BACKGROUND You couldn’t be more excited about being on your first financial statement audit as you launch into your new professional accounting career. Having recently graduated with a Master of...

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You couldn’t be more excited about being on your first financial statement audit as you launch into your new professional accounting career. Having recently graduated with a Master of Accountancy degree, you are thrilled to be employing all the skills acquired in your rigorous accounting program.

The client engagement you’re now working on is Longeta Corporation, which is a Californiabased developer and marketer of software used to manage data storage functions for complex computer networks. Longeta particularly markets its products to other companies who serve as intermediaries for government purchasers. These intermediaries purchase Longeta’s products and then “resell” them to government purchasers and other organizations. The company’s stock is quoted on the NASDAQ National Market System.

The audit manager in charge of the engagement assigned you responsibility for auditing revenues for Longeta. You are excited to be in charge of this highly significant account and are enjoying the work you’ve done so far in the audit of some of the significant revenue transactions recorded during the year. The financial statements under audit are for the fiscal period ended September 30, 2015.


You have gathered quite a bit of information about several of the revenue transactions for the year. One of the transactions particularly caught your attention given its size. So, you’re in the process of assessing the evidence obtained to determine if the revenues from this transaction are fairly stated. You obtained this information from reviewing documentation related to the transaction and from inquiries you made of the vice president of sales and the controller. You made the following notes about what you’ve learned and are now preparing for a meeting with the audit manager to discuss issues related to the transaction. Here’s what you’ve noted so far:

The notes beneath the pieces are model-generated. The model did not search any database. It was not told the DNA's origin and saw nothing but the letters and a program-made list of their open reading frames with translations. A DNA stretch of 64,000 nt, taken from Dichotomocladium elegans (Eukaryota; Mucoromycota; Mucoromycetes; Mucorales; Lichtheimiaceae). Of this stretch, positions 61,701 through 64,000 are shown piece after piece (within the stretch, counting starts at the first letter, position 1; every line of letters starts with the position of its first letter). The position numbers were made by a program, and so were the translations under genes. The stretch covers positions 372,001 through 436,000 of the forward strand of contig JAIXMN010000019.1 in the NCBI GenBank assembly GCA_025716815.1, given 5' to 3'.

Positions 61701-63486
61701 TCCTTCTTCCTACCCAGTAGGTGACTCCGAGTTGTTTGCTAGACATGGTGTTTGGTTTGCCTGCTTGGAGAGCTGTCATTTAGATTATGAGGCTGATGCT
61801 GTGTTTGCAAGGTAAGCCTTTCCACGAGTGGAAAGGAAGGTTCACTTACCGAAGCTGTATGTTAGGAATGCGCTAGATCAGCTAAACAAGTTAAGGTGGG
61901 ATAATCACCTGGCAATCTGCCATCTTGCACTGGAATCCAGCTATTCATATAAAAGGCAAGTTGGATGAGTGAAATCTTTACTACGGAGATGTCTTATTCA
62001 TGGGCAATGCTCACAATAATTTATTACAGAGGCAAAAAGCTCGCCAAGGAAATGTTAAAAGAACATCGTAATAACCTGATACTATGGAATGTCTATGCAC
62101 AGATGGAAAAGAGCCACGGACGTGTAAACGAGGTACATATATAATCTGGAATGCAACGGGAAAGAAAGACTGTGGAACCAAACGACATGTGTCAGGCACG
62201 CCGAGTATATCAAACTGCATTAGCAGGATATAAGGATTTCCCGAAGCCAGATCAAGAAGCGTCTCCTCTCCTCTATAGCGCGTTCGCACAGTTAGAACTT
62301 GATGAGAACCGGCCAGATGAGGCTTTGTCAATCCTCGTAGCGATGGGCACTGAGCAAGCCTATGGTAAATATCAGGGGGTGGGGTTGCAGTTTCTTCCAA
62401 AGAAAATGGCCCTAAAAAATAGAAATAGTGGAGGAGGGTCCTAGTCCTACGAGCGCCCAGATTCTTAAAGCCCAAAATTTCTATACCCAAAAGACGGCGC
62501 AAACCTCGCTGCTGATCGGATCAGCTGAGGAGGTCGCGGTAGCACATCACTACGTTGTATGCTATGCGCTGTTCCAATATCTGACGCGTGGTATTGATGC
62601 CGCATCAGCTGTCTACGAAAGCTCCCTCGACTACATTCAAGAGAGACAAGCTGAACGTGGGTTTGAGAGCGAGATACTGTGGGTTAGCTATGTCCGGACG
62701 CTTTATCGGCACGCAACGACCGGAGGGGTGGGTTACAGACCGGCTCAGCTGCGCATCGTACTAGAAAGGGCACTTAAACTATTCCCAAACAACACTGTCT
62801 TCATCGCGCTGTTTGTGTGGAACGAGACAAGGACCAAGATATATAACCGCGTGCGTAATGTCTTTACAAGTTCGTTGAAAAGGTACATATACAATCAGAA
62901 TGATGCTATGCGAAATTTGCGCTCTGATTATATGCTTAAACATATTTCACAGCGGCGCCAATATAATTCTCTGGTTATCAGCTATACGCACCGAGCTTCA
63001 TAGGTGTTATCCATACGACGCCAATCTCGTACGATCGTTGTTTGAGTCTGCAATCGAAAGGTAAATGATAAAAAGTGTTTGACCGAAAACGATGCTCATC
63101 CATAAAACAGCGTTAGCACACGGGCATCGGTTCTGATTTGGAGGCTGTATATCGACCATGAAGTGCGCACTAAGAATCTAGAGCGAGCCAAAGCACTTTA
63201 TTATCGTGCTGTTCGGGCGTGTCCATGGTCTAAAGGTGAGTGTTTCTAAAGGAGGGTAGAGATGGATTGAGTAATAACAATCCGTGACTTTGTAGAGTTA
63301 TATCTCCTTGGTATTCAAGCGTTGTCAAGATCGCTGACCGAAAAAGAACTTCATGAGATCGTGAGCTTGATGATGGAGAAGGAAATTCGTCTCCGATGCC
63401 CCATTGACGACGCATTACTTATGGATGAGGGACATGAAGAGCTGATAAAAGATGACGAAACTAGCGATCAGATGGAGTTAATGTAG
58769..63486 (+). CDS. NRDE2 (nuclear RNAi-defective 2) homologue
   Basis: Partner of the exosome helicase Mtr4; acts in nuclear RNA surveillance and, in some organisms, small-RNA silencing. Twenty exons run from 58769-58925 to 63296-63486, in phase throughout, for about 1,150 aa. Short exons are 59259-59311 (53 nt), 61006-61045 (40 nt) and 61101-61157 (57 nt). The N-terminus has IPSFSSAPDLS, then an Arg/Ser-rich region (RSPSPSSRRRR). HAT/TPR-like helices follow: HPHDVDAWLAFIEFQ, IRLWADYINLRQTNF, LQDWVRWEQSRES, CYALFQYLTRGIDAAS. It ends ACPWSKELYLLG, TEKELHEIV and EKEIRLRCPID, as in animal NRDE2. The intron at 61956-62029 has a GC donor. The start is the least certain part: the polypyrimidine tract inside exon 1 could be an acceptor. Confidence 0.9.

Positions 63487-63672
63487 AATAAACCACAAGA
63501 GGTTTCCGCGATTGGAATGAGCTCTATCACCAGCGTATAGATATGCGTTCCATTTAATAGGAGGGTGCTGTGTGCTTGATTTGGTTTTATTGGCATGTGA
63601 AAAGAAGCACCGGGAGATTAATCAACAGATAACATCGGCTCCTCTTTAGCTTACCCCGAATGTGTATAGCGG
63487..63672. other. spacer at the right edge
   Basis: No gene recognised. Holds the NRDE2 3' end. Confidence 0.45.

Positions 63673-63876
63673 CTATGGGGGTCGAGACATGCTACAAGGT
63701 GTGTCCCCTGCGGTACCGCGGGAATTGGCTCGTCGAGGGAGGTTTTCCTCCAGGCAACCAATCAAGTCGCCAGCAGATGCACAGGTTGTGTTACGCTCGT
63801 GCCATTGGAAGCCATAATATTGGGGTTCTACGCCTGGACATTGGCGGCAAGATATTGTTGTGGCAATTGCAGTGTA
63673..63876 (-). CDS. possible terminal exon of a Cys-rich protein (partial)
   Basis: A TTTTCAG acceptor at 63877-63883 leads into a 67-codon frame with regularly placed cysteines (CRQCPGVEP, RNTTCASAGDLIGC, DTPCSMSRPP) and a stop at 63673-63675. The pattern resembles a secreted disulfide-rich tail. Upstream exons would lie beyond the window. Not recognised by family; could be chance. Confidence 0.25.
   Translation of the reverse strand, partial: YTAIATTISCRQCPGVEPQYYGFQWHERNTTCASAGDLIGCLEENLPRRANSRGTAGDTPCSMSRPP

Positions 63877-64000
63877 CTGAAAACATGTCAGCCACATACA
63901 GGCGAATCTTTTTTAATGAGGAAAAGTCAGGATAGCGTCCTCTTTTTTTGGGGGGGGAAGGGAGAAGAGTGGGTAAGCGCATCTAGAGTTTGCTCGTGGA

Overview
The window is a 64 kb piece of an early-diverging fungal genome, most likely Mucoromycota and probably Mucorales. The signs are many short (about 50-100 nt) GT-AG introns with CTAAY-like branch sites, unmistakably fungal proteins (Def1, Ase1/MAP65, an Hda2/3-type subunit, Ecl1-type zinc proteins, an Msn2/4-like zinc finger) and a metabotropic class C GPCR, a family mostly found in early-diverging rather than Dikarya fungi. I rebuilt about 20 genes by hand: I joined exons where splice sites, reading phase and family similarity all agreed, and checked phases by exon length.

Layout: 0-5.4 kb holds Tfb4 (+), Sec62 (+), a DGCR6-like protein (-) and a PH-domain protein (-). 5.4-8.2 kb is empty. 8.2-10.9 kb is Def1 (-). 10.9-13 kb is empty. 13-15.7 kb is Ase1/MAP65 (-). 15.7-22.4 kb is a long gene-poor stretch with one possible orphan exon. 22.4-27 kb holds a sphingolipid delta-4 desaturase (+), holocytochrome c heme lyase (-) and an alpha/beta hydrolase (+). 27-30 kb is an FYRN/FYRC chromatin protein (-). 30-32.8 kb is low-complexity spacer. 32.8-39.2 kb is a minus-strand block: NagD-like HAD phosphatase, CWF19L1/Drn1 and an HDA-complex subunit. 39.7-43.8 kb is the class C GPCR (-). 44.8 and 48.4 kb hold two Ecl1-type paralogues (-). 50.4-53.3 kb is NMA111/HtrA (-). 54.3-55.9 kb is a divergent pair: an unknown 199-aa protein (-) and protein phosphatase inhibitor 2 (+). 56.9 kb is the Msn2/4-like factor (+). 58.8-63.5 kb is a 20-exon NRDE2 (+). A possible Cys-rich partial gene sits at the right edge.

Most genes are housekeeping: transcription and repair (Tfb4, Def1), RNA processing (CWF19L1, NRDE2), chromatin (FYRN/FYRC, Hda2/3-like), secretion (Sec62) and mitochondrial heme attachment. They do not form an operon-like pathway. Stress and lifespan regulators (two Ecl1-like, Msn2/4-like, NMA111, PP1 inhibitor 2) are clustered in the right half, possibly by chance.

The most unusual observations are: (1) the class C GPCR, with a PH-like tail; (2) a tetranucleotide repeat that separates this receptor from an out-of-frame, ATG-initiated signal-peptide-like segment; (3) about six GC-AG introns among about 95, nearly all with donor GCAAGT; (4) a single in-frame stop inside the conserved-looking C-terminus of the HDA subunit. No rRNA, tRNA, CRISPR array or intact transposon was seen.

The case was prepared by Mark S. Beasley, Ph.D. and Frank A. Buckless, Ph.D. of North Carolina State University and Steven M. Glover, Ph.D. and Douglas F. Prawitt, Ph.D. of Brigham Young University, as a basis for class discussion. It is not intended to illustrate either effective or ineffective handling of an administrative situation.

¦ During July 2015, Longeta’s vice president of sales sent a proposal to Magicon Inc, to sell $7 million worth of Longeta software and services to the U.S. Air Force. Longeta approached Magicon because Magicon has a relationship with the U.S. Air Force while Longeta does not. Magicon is a necessary intermediary under the government’s procurement regulations.

¦ Under terms of the proposal, Magicon would place a $7 million order for Longeta software and services by September 30, 2015, which is the last day of Longeta’s fiscal year. In exchange, Magicon would receive a sizeable commission and become an exclusive reseller of Longeta products for the Air Force.

¦ Longeta normally must enter into “reseller agreements” with intermediaries such as Magicon in order to complete transactions. However, given the short timetable, Magicon was unable to obtain necessary corporate approvals from its legal department to sign a reseller agreement with Longeta before year end on September 30.

¦ As a substitute for the reseller agreement, Magicon’s buyers agreed to place its order through an “order letter” that would later be followed by a purchase order and the reseller agreement.

¦ Before the order letter was submitted, Magicon’s legal department requested that Longeta grant Magicon the right to cancel its obligation to pay Longeta the $7 million if Longeta and Magicon were unable to negotiate a mutually acceptable reseller agreement within 30 days.